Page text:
Deets: In July, Norwegian football magazine Josimar wrote about 777 Partners’ patchy record in honouring financial commitments and its legal troubles. Fifa recently sanctioned one of its clubs, Brazil’s Vasco da Gama, for missing three transfer payment deadlines.

Now?: English football authorities and regulators are yet to approve the Everton deal. Their verdict could have implications for the entire global football economy.

PS: For more insight and analysis into the business of sports, subscribe to our free, weekly newsletter The Playbook.

The PlaybookA weekly newsletter that deconstructs the business of sports and gaming.


Wildcard entry: US private equity firm Blackstone has reportedly joined the race to buy all or some of Walt Disney Company’s India assets.

Pipped to the post: Billionaire Mukesh Ambani is back on top as the richest Indian after pushing down fellow billionaire Gautam Adani to second place on the Hurun India Rich List, 2023.

In the net: The Enforcement Directorate has arrested four executives of Chinese smartphone maker Vivo in connection with a money laundering case.

Sinking builder: Chinese property developer Country Garden has defaulted on a $60 million international loan repayment after it failed to sell enough apartments.

Monster raise: Despite a tough market, US private equity firm Warburg Pincus has raised $17.3 billion in a fund that had aimed to collect $16 billion.

😨🤒: Google has launched an AI-powered search engine that will collate medical records of patients from literally everywhere. Not sure it’s a good prescription.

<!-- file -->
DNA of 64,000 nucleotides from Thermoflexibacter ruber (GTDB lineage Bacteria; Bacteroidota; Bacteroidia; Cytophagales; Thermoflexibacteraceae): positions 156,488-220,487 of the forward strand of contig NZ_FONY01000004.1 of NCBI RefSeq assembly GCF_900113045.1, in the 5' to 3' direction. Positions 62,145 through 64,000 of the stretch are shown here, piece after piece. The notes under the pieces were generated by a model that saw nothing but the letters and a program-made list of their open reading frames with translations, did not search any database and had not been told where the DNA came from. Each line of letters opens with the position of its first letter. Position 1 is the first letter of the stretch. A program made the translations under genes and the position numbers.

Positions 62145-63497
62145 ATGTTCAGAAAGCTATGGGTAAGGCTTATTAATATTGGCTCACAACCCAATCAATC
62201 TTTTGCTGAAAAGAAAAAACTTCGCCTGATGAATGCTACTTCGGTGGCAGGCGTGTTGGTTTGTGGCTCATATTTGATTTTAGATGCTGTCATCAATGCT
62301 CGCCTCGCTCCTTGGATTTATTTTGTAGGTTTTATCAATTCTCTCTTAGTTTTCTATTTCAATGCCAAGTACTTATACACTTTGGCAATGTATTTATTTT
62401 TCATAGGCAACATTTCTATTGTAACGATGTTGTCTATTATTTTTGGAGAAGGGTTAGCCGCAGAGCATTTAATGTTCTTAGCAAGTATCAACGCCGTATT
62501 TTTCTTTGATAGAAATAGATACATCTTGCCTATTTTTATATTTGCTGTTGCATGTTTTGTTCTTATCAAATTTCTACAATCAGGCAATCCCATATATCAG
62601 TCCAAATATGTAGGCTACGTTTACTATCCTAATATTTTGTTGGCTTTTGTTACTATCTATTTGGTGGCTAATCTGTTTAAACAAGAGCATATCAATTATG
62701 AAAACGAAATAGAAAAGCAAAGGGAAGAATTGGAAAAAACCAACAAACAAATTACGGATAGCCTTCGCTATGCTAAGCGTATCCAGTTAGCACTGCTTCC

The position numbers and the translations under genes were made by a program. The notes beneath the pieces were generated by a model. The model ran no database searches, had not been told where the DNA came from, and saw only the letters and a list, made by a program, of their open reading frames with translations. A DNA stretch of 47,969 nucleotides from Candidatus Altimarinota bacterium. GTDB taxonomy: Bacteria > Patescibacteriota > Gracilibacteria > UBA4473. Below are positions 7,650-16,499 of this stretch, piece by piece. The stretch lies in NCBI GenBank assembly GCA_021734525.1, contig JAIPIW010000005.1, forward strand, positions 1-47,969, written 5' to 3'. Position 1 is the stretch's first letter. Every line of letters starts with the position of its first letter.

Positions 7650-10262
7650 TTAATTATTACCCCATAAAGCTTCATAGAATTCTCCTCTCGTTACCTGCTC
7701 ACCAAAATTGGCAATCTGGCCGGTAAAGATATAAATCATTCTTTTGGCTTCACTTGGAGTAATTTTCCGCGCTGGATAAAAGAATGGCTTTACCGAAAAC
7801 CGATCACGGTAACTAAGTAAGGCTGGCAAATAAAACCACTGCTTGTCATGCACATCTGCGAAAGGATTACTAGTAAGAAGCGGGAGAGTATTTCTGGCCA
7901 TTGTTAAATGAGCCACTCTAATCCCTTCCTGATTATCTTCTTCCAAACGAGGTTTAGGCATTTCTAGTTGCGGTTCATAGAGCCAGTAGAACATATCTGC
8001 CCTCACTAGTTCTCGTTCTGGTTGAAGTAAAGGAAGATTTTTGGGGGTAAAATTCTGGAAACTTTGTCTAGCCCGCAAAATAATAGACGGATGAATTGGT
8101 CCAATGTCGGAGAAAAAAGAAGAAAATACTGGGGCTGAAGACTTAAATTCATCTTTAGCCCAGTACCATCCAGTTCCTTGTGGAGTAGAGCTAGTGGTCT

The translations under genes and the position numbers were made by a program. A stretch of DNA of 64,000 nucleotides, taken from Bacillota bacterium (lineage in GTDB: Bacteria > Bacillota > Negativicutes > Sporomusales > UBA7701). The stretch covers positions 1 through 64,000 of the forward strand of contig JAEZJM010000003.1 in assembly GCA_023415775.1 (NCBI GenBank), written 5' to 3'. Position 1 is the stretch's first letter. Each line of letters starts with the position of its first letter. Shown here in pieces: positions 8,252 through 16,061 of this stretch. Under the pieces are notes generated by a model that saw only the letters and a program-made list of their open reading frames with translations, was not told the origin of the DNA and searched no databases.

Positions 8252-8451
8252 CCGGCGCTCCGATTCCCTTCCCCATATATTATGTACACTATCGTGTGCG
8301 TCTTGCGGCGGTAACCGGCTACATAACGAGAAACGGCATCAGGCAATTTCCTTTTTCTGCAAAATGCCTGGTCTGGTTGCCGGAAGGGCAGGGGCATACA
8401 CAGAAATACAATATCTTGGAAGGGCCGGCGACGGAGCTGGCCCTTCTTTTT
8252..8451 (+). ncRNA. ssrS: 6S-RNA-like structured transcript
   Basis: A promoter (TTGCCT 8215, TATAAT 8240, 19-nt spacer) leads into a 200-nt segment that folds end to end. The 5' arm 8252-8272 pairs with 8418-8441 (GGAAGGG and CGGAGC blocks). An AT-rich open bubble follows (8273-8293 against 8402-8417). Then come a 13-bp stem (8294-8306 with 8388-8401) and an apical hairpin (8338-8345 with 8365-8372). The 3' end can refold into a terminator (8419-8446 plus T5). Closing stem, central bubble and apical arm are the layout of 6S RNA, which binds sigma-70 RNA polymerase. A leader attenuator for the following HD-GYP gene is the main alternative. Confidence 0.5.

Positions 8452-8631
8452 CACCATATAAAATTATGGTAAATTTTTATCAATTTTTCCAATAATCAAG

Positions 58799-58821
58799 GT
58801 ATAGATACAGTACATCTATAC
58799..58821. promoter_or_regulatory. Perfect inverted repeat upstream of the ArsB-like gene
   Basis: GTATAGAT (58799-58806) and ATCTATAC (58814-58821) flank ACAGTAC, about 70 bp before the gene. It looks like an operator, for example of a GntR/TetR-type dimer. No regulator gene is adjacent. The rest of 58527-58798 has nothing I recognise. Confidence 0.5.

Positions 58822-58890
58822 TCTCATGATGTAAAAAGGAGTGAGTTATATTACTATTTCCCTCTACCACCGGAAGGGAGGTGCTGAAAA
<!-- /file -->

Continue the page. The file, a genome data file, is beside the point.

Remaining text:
Halt and abide: RBI has ordered Bank of Baroda to immediately stop onboarding new customers on its BoBWorld app until it fixes “deficiencies”.


3.02 million

The number of preterm or premature births in India in 2020—the highest in the world—according to a study published in The Lancet. (The Economic Times)


Dead or alive?: That was the billion-dollar question yesterday after an X/Twitter handle, posing as Nobel Prize-winning economist Claudia Goldin, declared that Amartya Sen had passed away. That “break”—as some publications who carried the news realised to their embarrassment—turned out to be fake. Mr Sen is alive and well. The person behind this is allegedly Italian journalist Tommaso De Benedetti. He has a track record of declaring fake news to “expose weak media”. Our emphasis on “allegedly”, because you can’t take anything on X at face value anymore. This is, after all, a platform amplifying disinformation about the Israel-Hamas war, and whose owner himself can’t differentiate real news from fake.

Testing woes: Billions of dollars and the collective knowledge of humanity can't guarantee a spot at the Indian Institute of Technology. Researchers at IIT Delhi made OpenAI’s large language model, GPT-4, attempt the JEE Advanced exam. The result was an accuracy score of 35%. This places GPT-4 in the 80-90 percentile range, falling slightly short of the 90-100 percentile required for admission to these prestigious institutions. At least now you have a response for your parents when they bring up your (failed) IIT aspirations.

Going cuckoo: If you prefer your eggs to come from free-range hens, you may want to inquire if they've enjoyed some Baroque tunes. In New Zealand, a symphony orchestra is extending its services to serenade these clucky friends with classical music. Farm owners are also showing interest, as research suggests that classical music makes chickens ‘eggs-tatic’ (#sorrynotsorry). Studies have also shown that chickens exhibit a particular responsiveness to Baroque music. Make of that what you will.